stocked with the latest pointy winklepickers.
"It's disappointing," Vaughters lamented in
between perusing the waistcoat section on mrporter.com and making sure all the
Garmin ladies had been rounded up and locked away after their morning training
"We're trying to run this as a business and to
just expect your investor to cover shortfalls is just an incorrect way of doing
business," he said before (just) concluding: "I don't want to run a
team on daddy's money."
So, instead of asking Mr Ellis to sell one of his
Aston Villa football stars (or, say, forcing Emile Heskey to pay for his own
medical supplies), Vaughters then seemed to have a brainwave: he'd seek out an
entirely different type of sugar daddy in, ahem, Lord Sugar.
You see, Lord Sugar (or Sir Alan, if you will) is a
big cycling fan and is often seen out on his red Pinerello sporting the old
Slipstream kit from back in the day when Tyler Farrar could check out women
(thanks to his Transitions lenses) and still win races.
Sinking to a whole new level of desperation,
Vaughters - presumably after a few whiskeys too many - put in a speculative
tweet towards the Amstrad billionaire Sugar, who back in early 2005 predicted
the iPod would be "dead, finished, gone, kaput" by the following
"I've noticed you seem to be a fan of our team,
Garmin-Cervelo. We're hunting for some sponsorship or investment cap. Any interest?"
Sugar, ever the zany businessman, has yet to reply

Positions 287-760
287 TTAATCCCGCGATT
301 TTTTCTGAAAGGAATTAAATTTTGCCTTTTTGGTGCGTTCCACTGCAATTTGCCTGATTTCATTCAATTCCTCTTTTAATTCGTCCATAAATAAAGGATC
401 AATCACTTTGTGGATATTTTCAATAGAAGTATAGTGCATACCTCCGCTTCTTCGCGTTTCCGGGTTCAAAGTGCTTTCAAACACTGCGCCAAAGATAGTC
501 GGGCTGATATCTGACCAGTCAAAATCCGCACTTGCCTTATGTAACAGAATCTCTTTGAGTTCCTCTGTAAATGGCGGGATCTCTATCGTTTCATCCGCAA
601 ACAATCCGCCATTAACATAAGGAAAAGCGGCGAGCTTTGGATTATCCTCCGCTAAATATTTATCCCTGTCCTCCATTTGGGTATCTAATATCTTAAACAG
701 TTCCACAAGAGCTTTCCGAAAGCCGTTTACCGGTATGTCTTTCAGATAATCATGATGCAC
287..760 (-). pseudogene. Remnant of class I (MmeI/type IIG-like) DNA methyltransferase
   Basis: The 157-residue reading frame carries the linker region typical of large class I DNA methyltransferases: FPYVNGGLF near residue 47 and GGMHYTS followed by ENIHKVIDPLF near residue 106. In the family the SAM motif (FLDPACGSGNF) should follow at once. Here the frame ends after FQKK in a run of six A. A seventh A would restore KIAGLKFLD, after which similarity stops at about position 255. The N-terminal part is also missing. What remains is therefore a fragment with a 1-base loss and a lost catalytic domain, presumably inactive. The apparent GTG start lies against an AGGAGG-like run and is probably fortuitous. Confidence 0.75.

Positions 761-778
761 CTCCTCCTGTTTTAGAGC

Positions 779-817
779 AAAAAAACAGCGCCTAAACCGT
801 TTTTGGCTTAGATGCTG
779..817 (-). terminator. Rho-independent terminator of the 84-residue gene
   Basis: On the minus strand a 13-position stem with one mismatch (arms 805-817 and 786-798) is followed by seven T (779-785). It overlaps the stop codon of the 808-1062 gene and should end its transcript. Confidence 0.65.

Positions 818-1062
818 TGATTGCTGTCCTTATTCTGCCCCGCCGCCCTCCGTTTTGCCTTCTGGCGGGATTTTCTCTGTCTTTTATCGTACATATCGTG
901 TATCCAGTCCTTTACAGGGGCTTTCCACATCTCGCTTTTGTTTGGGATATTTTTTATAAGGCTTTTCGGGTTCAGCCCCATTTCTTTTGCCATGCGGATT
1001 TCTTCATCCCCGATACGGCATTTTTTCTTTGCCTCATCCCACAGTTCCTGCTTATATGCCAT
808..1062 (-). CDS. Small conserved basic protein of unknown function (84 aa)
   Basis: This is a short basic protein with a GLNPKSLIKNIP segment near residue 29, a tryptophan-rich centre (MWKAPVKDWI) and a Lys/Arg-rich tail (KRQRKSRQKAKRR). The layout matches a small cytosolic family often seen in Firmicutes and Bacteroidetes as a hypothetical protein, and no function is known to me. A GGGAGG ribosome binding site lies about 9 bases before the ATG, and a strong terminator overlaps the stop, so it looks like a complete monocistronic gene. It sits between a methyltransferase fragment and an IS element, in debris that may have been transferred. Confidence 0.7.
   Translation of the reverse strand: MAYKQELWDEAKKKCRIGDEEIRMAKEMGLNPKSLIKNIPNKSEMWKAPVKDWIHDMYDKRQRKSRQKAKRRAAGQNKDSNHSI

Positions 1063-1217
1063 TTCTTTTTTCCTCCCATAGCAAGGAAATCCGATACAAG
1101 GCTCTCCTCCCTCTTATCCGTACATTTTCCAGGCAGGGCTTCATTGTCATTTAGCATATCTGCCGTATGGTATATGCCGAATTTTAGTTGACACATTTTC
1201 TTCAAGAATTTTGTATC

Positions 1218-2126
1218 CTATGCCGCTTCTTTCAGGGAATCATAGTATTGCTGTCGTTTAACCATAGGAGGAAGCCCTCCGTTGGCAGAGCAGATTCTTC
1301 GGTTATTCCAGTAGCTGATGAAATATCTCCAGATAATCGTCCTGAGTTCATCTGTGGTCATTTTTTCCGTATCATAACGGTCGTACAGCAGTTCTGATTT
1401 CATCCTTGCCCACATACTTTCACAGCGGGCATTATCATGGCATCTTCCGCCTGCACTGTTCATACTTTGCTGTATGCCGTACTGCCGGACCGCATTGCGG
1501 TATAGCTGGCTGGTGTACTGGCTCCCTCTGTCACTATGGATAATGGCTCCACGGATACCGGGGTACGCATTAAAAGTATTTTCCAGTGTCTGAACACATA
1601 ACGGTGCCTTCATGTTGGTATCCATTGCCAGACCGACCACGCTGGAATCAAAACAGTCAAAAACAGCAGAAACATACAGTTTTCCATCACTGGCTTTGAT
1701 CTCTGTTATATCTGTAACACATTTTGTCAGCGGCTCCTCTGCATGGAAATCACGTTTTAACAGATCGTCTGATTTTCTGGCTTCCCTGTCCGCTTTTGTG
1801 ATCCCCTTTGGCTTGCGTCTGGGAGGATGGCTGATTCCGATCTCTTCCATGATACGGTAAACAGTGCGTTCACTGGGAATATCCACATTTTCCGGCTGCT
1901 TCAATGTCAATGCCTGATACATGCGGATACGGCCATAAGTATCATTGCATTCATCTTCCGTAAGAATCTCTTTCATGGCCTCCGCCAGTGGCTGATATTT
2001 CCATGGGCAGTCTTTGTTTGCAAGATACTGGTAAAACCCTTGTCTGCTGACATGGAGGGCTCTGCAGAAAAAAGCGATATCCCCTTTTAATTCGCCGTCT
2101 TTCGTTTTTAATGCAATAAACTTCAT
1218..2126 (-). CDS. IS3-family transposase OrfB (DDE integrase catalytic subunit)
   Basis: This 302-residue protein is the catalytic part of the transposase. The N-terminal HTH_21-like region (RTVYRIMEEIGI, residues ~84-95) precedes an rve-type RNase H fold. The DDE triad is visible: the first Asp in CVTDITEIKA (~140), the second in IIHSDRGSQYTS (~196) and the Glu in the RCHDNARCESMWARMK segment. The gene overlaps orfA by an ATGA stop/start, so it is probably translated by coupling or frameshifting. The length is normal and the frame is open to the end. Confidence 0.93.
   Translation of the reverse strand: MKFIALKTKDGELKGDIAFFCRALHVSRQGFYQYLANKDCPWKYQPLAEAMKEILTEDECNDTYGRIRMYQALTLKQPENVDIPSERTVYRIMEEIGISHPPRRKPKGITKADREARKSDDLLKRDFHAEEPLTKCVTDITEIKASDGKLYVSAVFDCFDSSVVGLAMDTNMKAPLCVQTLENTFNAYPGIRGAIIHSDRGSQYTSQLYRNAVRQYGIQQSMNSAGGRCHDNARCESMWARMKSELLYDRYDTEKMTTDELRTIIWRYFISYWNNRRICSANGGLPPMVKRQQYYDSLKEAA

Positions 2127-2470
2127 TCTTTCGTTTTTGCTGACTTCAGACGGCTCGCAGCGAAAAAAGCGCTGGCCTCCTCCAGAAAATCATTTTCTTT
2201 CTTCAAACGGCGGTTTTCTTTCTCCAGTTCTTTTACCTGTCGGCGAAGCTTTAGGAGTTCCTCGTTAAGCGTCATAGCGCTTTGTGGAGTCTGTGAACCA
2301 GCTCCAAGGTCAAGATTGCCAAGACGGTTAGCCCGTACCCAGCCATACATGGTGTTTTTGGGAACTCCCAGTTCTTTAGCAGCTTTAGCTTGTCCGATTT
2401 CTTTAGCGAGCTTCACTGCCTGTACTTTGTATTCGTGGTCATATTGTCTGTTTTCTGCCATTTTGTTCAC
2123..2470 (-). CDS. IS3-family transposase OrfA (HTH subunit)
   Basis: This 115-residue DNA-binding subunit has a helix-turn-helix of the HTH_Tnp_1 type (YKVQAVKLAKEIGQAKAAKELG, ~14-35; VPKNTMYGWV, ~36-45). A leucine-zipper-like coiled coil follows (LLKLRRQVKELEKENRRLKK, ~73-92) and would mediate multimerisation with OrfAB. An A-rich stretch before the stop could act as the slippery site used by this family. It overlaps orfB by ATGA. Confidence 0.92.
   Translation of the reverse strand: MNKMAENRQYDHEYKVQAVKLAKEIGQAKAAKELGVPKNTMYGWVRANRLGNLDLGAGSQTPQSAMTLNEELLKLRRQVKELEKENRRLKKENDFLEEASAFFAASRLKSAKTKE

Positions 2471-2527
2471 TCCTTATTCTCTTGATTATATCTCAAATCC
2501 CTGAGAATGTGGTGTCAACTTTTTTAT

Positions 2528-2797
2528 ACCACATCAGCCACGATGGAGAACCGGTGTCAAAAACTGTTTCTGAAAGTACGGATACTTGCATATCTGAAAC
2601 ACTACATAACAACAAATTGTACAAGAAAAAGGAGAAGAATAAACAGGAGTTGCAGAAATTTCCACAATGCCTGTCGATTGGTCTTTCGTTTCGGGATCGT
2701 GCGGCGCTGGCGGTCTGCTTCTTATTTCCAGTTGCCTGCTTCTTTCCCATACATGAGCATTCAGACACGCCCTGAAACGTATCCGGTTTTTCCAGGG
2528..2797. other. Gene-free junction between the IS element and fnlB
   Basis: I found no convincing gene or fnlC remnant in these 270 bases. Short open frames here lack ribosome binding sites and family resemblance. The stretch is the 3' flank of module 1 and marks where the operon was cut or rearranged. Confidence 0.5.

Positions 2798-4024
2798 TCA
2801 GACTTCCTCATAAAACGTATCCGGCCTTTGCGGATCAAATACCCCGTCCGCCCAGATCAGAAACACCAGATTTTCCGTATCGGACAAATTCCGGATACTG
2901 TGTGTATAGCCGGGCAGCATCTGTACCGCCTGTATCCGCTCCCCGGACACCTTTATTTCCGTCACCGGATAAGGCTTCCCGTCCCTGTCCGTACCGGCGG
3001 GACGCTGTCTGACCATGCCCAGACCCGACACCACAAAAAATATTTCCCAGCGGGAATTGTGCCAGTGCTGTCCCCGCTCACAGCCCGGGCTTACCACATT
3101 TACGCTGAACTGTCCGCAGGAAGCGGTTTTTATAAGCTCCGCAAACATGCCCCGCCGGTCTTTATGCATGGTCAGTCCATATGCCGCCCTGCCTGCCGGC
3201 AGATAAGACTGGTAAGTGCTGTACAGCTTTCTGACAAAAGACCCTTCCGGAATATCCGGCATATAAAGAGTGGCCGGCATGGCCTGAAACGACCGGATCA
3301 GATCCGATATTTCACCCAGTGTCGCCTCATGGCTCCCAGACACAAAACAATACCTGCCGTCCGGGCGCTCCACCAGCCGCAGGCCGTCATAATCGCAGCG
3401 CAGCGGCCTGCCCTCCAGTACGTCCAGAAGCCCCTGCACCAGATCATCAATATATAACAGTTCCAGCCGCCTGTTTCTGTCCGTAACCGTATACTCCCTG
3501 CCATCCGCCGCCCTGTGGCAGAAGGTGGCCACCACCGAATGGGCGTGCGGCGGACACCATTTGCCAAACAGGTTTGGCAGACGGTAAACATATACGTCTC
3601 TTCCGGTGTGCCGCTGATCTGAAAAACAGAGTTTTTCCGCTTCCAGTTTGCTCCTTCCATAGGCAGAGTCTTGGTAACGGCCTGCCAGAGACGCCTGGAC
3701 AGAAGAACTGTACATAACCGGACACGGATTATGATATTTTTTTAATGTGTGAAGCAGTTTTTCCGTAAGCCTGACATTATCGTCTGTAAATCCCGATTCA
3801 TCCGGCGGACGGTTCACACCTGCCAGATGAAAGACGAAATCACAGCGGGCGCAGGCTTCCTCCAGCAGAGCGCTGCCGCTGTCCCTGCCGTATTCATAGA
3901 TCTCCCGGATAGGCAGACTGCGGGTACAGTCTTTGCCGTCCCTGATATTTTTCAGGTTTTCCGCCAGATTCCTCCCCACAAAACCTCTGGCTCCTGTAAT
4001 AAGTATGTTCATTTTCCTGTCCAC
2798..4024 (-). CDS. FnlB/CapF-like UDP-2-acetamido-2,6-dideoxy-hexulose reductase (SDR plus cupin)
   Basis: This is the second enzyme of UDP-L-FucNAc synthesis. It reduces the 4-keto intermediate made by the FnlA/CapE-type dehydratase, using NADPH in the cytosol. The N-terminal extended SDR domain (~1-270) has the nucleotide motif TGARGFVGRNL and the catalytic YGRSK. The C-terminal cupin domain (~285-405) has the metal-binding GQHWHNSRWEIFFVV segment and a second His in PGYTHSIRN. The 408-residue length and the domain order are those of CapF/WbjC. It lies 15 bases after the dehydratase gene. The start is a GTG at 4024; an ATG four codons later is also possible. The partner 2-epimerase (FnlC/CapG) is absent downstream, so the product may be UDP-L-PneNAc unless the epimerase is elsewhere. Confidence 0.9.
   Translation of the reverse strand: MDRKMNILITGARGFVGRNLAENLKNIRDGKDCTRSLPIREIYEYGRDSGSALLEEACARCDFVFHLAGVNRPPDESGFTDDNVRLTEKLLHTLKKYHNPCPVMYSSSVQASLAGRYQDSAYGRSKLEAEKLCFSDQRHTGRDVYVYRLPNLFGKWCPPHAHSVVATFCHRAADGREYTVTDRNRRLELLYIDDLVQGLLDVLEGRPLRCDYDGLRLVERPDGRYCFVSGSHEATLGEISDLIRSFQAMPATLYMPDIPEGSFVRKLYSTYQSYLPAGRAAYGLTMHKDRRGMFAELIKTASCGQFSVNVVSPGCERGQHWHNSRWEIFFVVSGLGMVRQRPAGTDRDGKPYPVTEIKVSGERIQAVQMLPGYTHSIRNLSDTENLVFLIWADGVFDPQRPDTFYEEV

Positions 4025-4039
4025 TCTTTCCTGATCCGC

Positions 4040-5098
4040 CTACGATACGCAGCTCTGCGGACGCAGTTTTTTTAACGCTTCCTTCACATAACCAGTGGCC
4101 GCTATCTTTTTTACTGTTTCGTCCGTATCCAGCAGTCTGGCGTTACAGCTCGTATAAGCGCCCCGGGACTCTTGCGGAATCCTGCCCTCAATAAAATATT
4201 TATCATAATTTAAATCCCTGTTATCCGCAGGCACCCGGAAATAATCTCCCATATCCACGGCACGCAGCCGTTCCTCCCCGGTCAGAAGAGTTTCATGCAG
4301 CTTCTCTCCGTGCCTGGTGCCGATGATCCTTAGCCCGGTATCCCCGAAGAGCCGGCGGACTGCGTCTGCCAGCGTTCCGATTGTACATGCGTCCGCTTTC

(apparently Nick and Margaret are on holiday).
But it's hard to see Sir Alan taking the bait. Unless
you're a top rider, cycling doesn't seem like a sport where you can make much
money. It's certainly not one to invest in, hence the fast turnaround in
Garmin are not the only team in financial trouble.
Euskaltel face their own sponsorship issues, and both RadioShack-Nissan-Trek
and Vacansoleil have yet to have their applications for the WorldTour approved.
Meanwhile, the Geox team that just won the Vuelta has all but folded.
Sugar may like to ride around Richmond Park in
between polishing his puns and abusing people on TV, but he's hardly one to
throw away cash - even for a team whose shirt he wears (look at how much money
he made in selling his shares in his beloved Tottenham).
That said, Sugar certainly does have a sense of
humour - and he may be tempted to throw a few of his reported £770 million
towards a man who had the audacity to simply ask for it on Twitter.
Besides, doesn't Vaughters look a bit like the goofy
chap Tom who won last year's Apprentice? And that guy Tom sure as heck won't
earn Sugar any dollars.
With Sir Alan at the helm, he'd certainly point the
finger and fire some of the team's underachieving stars, such as Heinrich
Haussler and Christophe Le Mevel.
But he'd surely have a word at Vaughters and ask him
to tone down the Arsenalisation of his thought processes - such a stance
wouldn't sit well with such a staunch Spurs fan.
Next week: Saddles belated interview with Joe Papp should hit the news
stands. Until then, you can follow Blazin' Saddles on Twitter @saddleblaze.
- Sports & Recreation